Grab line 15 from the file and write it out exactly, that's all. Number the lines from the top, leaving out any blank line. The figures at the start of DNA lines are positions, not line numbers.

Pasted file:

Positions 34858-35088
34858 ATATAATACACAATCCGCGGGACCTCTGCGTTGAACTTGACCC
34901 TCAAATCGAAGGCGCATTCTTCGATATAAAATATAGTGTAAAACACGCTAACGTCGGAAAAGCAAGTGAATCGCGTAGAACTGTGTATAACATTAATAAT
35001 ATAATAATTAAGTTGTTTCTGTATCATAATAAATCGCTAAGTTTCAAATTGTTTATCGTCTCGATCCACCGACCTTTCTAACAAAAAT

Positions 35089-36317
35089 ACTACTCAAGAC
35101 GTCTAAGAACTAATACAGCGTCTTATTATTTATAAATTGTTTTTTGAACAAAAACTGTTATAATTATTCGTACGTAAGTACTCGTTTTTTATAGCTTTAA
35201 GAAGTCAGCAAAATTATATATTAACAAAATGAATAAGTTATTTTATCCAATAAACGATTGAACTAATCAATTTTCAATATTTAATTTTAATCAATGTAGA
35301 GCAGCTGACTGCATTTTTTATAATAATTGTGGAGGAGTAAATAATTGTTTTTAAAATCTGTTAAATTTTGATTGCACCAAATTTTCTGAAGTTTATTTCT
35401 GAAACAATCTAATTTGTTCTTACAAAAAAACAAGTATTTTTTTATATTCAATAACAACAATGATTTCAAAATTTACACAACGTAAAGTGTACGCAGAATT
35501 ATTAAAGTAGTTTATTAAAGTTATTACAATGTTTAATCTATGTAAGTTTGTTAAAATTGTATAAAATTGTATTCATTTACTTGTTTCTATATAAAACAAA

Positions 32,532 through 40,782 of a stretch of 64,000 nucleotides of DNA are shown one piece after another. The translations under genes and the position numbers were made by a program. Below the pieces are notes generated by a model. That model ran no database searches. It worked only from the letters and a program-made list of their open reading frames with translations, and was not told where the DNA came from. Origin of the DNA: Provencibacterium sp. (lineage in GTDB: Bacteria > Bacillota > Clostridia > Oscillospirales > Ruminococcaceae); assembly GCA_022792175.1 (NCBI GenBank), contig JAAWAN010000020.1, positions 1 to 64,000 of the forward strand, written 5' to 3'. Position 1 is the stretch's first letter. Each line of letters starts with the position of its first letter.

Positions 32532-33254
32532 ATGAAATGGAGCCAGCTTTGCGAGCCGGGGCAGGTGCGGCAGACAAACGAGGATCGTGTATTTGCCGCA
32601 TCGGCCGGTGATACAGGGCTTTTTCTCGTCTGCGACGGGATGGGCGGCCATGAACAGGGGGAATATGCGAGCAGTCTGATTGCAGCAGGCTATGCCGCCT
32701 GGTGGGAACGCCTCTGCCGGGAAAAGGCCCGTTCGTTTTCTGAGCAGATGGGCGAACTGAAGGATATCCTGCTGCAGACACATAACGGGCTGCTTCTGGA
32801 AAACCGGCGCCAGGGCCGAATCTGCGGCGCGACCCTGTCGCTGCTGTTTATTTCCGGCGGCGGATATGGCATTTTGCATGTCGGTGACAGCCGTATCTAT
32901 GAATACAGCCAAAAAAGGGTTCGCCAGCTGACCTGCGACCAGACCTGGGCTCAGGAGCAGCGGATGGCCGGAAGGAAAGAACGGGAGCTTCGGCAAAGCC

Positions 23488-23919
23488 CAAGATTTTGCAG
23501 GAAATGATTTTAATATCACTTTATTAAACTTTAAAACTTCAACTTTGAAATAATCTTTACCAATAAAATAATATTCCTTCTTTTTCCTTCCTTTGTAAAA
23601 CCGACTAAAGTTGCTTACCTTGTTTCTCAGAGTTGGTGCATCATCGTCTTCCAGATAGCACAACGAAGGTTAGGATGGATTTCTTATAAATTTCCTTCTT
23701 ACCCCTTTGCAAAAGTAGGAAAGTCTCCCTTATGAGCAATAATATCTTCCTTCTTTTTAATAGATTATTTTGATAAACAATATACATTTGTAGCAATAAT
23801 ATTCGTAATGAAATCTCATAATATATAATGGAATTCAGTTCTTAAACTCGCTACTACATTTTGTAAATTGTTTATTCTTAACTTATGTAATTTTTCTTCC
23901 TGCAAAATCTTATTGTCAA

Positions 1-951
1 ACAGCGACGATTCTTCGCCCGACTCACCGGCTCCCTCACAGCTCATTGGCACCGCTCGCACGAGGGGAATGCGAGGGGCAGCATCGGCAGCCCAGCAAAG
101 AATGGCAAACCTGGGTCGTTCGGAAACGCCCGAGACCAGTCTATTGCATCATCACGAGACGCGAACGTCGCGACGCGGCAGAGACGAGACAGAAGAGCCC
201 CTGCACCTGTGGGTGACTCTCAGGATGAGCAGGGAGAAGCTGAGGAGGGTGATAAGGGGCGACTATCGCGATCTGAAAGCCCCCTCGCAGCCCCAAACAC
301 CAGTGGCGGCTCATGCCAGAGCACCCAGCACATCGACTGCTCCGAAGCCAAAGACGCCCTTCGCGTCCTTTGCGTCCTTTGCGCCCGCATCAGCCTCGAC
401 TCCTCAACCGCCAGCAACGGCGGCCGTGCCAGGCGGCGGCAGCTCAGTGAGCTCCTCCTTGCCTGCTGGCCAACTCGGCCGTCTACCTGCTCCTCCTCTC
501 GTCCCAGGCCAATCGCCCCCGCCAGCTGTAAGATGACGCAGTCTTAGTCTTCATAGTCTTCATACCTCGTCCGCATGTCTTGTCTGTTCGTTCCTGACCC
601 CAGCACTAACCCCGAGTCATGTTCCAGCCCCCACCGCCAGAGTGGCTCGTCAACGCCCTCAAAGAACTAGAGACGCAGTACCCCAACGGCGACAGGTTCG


32601 TCGGCCGGTGATACAGGGCTTTTTCTCGTCTGCGACGGGATGGGCGGCCATGAACAGGGGGAATATGCGAGCAGTCTGATTGCAGCAGGCTATGCCGCCT